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Papers of the Week

Papers: 3 Feb 2024 - 9 Feb 2024

2024 Feb 06

J Clin Invest


Editor's Pick

METTL14-mediated m6A epitranscriptomic modification contributes to chemotherapy-induced neuropathic pain by stabilizing GluN2A expression via IGF2BP2.


Lu W, Yang X, Zhong W, Chen G, Guo X, Ye Q, Xu Y, Qi Z, Ye Y, Zhang J, Wang Y, Wang X, Wang S, Zhao Q, Zeng W, Huang J, Ma H, Xie J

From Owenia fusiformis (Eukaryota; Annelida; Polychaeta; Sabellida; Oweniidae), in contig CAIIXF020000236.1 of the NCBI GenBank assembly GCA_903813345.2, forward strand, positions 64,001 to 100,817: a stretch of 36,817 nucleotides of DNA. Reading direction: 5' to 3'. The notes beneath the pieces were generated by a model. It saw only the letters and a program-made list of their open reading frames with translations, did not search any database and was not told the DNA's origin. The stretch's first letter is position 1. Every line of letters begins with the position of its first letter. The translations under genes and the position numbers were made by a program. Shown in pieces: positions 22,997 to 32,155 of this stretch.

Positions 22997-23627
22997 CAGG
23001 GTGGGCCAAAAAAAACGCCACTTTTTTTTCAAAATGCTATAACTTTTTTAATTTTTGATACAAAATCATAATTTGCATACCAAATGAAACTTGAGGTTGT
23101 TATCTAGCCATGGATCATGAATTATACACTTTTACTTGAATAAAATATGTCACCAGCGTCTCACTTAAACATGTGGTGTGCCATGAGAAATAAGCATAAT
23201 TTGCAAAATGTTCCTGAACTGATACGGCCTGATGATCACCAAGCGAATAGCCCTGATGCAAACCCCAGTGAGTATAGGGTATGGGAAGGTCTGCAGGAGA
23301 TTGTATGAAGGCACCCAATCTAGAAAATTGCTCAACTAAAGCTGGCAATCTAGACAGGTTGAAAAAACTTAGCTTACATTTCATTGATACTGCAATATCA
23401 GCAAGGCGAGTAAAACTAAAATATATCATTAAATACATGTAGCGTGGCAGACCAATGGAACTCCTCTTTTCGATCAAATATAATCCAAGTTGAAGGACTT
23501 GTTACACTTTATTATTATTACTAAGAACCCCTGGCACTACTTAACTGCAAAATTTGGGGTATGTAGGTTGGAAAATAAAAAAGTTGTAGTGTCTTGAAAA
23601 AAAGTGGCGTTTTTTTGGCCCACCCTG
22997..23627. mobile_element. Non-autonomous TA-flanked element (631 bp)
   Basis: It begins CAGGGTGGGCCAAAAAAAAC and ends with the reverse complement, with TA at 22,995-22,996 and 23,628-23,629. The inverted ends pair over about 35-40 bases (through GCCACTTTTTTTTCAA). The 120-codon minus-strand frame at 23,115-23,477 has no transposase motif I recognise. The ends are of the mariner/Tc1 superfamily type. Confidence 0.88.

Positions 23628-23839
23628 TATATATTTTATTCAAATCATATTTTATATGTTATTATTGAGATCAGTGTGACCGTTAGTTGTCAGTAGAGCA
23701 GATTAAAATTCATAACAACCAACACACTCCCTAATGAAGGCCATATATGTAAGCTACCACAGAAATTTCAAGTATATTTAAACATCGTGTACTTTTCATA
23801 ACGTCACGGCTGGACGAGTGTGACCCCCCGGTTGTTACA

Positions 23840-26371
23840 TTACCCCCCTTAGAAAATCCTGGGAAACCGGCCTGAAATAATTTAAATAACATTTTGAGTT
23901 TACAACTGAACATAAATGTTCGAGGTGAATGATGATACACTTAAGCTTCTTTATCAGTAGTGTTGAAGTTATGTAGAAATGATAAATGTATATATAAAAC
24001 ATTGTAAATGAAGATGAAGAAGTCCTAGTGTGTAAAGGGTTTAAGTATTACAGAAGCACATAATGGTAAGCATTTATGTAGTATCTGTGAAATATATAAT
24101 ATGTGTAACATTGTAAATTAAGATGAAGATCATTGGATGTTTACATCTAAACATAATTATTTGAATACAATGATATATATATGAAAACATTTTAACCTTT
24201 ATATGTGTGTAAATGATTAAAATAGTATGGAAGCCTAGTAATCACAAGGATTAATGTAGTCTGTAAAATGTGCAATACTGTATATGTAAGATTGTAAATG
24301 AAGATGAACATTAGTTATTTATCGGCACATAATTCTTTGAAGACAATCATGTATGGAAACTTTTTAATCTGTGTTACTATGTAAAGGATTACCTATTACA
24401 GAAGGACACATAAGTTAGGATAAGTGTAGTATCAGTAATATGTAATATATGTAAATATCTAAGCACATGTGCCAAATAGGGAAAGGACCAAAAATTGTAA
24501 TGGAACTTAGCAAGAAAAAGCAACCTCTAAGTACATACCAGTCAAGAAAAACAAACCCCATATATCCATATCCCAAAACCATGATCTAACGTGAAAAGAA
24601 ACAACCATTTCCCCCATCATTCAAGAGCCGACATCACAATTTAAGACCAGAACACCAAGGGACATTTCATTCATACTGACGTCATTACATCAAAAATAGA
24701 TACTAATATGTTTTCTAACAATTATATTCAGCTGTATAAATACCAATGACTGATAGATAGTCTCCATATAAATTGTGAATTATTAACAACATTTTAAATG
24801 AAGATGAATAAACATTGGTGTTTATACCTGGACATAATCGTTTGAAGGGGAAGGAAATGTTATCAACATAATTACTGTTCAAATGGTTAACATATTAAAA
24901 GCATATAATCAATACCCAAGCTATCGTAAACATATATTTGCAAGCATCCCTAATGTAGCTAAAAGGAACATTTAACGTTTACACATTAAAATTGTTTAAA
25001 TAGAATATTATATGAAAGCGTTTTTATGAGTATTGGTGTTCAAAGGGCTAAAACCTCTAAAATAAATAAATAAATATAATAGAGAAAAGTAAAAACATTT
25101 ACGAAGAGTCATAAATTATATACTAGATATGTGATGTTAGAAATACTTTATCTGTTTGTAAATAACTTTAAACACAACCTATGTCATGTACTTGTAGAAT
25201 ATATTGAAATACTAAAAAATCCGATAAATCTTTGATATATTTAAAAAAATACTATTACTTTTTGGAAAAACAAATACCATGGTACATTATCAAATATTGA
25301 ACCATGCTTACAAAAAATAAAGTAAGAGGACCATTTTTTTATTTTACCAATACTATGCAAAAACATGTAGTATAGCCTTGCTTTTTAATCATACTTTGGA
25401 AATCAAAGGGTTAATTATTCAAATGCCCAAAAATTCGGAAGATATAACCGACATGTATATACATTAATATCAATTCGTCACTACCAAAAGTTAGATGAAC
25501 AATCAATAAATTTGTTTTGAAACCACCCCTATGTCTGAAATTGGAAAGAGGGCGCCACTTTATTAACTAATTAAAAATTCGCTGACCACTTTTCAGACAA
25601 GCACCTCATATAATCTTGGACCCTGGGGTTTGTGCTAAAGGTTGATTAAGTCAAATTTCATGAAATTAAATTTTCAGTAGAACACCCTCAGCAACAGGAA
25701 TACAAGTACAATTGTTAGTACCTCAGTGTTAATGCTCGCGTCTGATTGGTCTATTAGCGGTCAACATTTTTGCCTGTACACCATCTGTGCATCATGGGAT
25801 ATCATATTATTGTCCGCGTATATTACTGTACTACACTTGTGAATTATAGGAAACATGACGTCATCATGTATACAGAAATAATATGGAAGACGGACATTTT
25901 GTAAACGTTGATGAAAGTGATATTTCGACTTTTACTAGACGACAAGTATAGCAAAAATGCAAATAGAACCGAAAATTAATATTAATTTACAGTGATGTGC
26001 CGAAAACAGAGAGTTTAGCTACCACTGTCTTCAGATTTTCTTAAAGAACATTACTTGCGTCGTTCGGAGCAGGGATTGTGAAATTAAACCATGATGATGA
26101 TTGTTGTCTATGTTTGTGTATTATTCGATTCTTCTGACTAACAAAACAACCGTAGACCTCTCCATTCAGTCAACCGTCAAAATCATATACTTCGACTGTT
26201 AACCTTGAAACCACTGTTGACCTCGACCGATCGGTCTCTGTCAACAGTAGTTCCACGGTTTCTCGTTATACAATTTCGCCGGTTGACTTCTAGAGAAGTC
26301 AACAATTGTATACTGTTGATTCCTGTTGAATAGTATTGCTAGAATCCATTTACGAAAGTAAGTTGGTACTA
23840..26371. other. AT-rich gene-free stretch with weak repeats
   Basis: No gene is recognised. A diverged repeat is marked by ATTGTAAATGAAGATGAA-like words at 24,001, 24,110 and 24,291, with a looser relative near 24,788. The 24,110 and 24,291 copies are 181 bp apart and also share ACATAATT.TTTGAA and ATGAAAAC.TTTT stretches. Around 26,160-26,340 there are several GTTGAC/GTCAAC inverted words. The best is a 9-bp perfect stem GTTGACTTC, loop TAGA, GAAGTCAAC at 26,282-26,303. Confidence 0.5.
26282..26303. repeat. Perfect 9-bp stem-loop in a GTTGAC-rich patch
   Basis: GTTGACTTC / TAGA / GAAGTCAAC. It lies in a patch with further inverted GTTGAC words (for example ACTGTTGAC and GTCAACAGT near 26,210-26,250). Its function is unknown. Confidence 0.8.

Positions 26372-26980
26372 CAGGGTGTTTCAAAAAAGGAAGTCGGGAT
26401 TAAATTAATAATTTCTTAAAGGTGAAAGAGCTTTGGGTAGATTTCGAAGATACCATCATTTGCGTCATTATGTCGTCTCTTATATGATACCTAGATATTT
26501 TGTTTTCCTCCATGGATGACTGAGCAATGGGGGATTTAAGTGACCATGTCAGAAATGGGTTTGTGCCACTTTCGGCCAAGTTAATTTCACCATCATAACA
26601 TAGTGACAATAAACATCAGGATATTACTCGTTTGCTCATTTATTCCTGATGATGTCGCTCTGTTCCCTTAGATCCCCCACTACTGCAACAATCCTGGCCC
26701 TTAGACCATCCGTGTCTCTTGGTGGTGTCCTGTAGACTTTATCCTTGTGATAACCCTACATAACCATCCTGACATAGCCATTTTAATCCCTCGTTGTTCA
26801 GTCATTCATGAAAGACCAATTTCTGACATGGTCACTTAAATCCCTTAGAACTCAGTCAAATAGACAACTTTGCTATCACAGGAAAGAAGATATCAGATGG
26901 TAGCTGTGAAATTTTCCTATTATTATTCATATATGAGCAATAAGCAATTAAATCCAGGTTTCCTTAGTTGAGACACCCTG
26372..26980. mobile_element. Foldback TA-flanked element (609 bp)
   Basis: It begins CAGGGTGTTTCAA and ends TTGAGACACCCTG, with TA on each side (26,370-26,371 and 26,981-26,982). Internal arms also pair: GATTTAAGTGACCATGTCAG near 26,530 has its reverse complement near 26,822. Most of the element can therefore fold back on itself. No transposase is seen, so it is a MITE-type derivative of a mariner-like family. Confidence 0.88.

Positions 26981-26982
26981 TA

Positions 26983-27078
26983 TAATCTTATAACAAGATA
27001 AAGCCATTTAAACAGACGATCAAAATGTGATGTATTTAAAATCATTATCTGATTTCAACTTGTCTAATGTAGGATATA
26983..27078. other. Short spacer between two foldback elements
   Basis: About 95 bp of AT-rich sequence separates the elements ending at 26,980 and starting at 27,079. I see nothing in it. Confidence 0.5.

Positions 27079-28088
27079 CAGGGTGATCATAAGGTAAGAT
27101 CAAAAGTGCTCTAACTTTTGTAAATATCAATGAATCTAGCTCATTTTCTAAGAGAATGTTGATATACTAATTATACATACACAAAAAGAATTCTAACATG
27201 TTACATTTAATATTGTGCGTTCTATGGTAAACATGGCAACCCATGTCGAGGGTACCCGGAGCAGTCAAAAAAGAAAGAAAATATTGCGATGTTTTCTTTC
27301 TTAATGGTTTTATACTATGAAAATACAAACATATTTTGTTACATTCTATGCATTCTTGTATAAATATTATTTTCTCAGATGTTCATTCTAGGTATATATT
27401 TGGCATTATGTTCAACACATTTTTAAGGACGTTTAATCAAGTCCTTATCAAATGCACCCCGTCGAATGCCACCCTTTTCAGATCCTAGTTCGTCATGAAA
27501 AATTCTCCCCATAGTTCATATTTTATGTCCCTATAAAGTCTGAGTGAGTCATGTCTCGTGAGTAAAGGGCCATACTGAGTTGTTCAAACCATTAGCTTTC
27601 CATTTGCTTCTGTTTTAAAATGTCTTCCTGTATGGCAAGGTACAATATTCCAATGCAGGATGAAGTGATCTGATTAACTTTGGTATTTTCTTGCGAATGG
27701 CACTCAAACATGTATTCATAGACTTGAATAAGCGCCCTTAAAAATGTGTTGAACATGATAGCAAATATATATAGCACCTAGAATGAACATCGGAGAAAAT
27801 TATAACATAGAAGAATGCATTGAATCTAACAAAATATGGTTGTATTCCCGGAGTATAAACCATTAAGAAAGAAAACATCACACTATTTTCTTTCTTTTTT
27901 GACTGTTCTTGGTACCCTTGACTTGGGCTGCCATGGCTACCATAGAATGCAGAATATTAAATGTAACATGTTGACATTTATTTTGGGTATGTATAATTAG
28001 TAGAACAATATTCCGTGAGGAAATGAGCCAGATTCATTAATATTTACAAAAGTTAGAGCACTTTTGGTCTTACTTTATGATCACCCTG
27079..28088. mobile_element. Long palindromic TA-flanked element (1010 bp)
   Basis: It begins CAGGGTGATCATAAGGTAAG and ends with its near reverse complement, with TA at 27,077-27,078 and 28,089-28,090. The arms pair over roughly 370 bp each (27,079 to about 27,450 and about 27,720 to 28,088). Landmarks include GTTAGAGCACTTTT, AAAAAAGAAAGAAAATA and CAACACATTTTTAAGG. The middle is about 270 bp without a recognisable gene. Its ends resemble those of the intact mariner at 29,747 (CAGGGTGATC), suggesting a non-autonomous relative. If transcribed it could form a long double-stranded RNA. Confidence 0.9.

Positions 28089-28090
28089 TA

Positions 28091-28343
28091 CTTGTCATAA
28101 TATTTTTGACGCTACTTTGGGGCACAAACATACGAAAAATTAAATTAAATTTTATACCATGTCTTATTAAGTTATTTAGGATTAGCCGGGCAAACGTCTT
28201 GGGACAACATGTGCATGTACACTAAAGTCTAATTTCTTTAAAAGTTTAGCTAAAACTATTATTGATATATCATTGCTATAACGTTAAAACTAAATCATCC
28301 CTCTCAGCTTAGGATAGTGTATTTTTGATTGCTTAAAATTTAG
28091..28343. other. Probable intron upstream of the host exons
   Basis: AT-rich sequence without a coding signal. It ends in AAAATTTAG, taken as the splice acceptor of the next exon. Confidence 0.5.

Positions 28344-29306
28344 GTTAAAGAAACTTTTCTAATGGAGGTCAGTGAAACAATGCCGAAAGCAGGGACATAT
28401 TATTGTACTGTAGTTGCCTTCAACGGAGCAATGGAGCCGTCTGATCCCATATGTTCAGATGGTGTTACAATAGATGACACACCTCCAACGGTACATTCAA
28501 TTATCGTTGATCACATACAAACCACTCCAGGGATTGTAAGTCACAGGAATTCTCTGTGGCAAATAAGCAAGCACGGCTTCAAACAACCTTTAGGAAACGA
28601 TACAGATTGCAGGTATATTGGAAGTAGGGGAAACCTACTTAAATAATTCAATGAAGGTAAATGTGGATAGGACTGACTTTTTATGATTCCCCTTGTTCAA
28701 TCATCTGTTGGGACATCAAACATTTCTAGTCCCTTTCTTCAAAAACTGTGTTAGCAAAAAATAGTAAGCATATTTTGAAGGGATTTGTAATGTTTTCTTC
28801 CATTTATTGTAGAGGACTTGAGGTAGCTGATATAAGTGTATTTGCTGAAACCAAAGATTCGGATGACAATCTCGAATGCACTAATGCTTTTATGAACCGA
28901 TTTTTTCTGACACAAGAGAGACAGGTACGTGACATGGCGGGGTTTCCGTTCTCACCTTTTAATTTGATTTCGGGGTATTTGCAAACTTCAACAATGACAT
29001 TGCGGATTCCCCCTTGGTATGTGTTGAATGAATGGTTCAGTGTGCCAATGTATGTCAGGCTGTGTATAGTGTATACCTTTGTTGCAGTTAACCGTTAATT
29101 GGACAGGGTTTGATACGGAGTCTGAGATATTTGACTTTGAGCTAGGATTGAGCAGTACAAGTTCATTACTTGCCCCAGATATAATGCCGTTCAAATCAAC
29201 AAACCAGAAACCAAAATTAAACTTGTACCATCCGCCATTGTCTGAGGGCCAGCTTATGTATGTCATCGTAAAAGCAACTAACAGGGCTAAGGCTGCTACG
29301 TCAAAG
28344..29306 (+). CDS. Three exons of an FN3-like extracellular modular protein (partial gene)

Epigenetics is a biological process that modifies and regulates gene expression, affects neuronal function, and contributes to pain. However, the mechanism by which epigenetics facilitates and maintains chronic pain is poorly understood. We aimed to determine whether N6-methyladenosine (m6A) specifically modified by methyltransferase 14 (METTL14) alters neuronal activity and governs pain by sensitizing the GluN2A subunit of the N-methyl-D-aspartate receptor (NMDAR) in the dorsal root ganglion (DRG) neurons in a model of chemotherapy-induced neuropathic pain (CINP). Using dot blotting, immunofluorescence, gain/loss-of-function, and behavioral assays, we found that m6A levels were upregulated in L4-L6 DRG neurons in the CINP in a DBP/METT14-dependent manner, which was also confirmed in human DRGs. Blocking METTL14 reduced m6A methylation and attenuated pain hypersensitivity. Mechanistically, METTL14-mediated m6A modification facilitated the synaptic plasticity of DRG neurons by enhancing the GluN2A subunit of NMDAR, and inhibiting METTL14 blocked this effect. In contrast, overexpression of METTL14 upregulated m6A modifications, enhanced presynaptic NMDAR activity in DRG neurons, and facilitated pain sensation. Our findings reveal a previously unrecognized mechanism of METTL14-mediated m6A modification in DRG neurons to maintain neuropathic pain. Targeting these molecules may provide a new strategy for pain treatment.